Couple other numbers: Out of the 26 members of the project management committee (PMC) only seven are from Citrix and looking at mailing lists participation since the beginning of the year, 20% of the folks on the users mailing list and 25% on the developer list are from Citrix. We have diversified the community a great deal but the "hand-over", that moment when new community members are actually writing more code than the folks who started it, has not happened yet. A community is not just about writing code, but I will give it to you that it is not good for a single company to "control" 60% of the development, this is not where we/I want to be.

This whole discussion is actually against Apache's modus operandi. Since one of the biggest tenant of the foundation is non-affiliation. When I participate on the list I am Sebastien, I am not a Citrix employee. Certainly this can put some folks in conflicting situations at times, but the bottom line is that we do not and should not take into account company affiliation when working and making decisions for the project. But if you really want some company name dropping, let's do an ASF faux-pas and let's look at a few features:

The Nicira/NSX and OpenDaylight SDN integration was done by Schuberg Phillis, the OpenContrail plugin was done by Juniper, Midokura created it's own plugin for Midonet and Stratosphere as well, giving us a great SDN coverage. The LXC integration was done by Gilt, Klarna is contributing in the ecosystem with the vagrant and packer plugins, CloudOps has been doing terrific job with Chef recipes, Palo-Alto networks integration and Netscaler support, a google summer of code intern did a brand new LDAP plugin and another GSoC did the GRE support for KVM. RedHat contributed the Gluster plugin and PCExtreme contributed the Ceph interface while Basho of course contributed the S3 plugin for secondary storage as well as major design decisions on the storage refactor. The Solidfire plugin was done by, well Solidfire and Netapp has developed a plugin as well for their virtual storage console. NTT contributed the CloudFoundry interface via BOSH. On the user side, Shapeblue is leading the user support company. So no it's not just Citrix.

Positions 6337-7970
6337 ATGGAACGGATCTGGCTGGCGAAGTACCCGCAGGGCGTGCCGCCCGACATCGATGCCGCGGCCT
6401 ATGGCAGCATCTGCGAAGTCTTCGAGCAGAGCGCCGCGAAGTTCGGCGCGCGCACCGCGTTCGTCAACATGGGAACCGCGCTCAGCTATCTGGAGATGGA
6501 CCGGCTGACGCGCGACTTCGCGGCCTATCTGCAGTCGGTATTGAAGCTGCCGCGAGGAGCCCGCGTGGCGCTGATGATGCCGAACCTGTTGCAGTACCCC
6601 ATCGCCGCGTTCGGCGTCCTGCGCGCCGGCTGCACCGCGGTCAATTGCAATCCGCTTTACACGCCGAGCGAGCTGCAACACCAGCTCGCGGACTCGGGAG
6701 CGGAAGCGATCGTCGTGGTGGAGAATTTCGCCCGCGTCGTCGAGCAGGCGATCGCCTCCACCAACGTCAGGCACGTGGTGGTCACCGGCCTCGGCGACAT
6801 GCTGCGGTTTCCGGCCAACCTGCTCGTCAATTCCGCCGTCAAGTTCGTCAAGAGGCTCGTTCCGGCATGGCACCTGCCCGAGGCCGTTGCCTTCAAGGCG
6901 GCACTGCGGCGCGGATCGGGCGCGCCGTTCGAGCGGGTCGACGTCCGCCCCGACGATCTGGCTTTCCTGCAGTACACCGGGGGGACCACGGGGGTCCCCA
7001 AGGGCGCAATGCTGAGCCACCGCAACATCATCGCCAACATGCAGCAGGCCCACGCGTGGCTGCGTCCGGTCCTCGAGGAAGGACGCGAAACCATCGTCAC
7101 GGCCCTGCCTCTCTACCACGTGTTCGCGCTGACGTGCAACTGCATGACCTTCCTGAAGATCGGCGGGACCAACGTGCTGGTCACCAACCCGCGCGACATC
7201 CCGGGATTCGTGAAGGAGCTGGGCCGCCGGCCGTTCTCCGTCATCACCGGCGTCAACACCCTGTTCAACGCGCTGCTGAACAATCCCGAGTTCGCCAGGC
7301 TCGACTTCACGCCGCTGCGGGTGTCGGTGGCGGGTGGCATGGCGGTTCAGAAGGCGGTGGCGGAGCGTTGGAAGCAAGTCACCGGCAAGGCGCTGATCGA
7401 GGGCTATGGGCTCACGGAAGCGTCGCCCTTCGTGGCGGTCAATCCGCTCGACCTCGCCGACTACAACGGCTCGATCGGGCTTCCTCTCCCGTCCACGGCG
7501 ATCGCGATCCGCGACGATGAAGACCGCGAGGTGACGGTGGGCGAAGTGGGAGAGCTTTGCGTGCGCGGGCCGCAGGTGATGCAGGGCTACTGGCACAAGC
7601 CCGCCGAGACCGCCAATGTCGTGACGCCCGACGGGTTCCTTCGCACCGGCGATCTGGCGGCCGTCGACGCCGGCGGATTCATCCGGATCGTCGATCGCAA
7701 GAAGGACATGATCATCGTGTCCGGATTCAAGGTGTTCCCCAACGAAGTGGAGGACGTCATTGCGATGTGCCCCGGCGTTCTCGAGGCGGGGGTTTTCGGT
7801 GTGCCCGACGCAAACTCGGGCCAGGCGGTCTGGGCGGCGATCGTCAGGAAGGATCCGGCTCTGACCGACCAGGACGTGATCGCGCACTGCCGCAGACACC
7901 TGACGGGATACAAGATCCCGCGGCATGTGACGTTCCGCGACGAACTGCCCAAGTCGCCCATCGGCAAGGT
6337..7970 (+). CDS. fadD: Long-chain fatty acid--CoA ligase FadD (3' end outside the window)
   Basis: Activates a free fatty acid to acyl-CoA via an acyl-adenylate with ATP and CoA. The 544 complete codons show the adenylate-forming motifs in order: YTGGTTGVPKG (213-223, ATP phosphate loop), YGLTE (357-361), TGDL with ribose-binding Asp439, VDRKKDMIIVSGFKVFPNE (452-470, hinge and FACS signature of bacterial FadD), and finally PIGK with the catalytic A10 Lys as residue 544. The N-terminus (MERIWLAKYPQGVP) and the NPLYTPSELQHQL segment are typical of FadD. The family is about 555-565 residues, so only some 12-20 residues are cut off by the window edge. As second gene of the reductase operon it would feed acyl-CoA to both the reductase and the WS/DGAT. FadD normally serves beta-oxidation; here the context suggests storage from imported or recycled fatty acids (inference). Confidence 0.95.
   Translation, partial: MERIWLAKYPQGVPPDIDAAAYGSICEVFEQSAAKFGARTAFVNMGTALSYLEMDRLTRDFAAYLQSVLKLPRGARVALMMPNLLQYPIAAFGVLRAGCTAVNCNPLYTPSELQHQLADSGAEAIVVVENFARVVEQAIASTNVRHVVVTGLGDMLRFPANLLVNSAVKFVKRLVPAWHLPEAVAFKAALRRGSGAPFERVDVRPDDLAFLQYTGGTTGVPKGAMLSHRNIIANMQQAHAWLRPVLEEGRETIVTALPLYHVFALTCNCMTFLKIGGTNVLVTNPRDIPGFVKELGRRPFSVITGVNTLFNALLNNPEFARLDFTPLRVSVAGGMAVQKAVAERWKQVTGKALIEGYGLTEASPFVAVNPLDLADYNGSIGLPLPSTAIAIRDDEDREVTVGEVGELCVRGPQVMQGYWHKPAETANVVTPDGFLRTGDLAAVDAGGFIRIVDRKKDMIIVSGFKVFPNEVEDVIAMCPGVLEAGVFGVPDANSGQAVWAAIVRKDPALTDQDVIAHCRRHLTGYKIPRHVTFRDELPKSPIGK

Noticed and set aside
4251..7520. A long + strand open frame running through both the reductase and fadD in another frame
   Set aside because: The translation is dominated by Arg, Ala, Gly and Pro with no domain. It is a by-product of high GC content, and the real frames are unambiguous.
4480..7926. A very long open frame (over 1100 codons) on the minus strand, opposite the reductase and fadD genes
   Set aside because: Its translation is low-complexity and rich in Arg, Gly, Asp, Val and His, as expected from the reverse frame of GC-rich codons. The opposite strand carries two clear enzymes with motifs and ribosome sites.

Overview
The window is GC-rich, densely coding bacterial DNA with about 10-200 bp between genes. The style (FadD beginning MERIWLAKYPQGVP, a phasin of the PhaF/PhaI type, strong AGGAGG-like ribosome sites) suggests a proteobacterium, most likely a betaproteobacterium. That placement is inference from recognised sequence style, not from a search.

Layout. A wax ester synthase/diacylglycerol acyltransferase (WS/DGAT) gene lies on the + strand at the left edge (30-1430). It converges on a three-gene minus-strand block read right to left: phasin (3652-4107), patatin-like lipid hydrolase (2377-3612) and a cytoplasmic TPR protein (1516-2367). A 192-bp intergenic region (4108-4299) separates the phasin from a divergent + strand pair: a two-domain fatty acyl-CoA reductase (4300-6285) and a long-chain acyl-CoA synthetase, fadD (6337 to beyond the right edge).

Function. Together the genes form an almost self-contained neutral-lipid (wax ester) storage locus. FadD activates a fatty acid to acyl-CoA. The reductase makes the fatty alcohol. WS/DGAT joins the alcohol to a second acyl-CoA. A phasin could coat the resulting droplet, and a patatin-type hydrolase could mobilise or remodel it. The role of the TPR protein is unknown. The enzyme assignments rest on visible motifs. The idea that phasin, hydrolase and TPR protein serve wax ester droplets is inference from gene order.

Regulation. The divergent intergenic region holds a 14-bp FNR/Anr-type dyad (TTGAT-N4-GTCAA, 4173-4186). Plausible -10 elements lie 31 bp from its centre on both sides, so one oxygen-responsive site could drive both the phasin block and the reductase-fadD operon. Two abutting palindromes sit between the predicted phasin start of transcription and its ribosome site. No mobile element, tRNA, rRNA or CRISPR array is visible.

Are all these companies members of the CloudStack project ? No. There is no such thing as a company being a member of an ASF project. There is no company affiliation, there is no lock in, just a bunch of guys trying to make good software and build a community. And yes, I work for Citrix and my job here will be done when Citrix only contributes 49% of the commits. Citrix is paying me to make sure they loose control of the software, that a healthy ecosystem develops and that CloudStack keeps on becoming a strong and vibrant Apache project. I hope one day folks will understand what CloudStack has become, an ASF project, like HTTP, Hadoop, Mesos, Ant, Maven, Lucene, Solr and 150 other projects. Come to Denver for #apachecon you will see ! The end.

Published at DZone with permission of Mark Hinkle, author and DZone MVB. (source)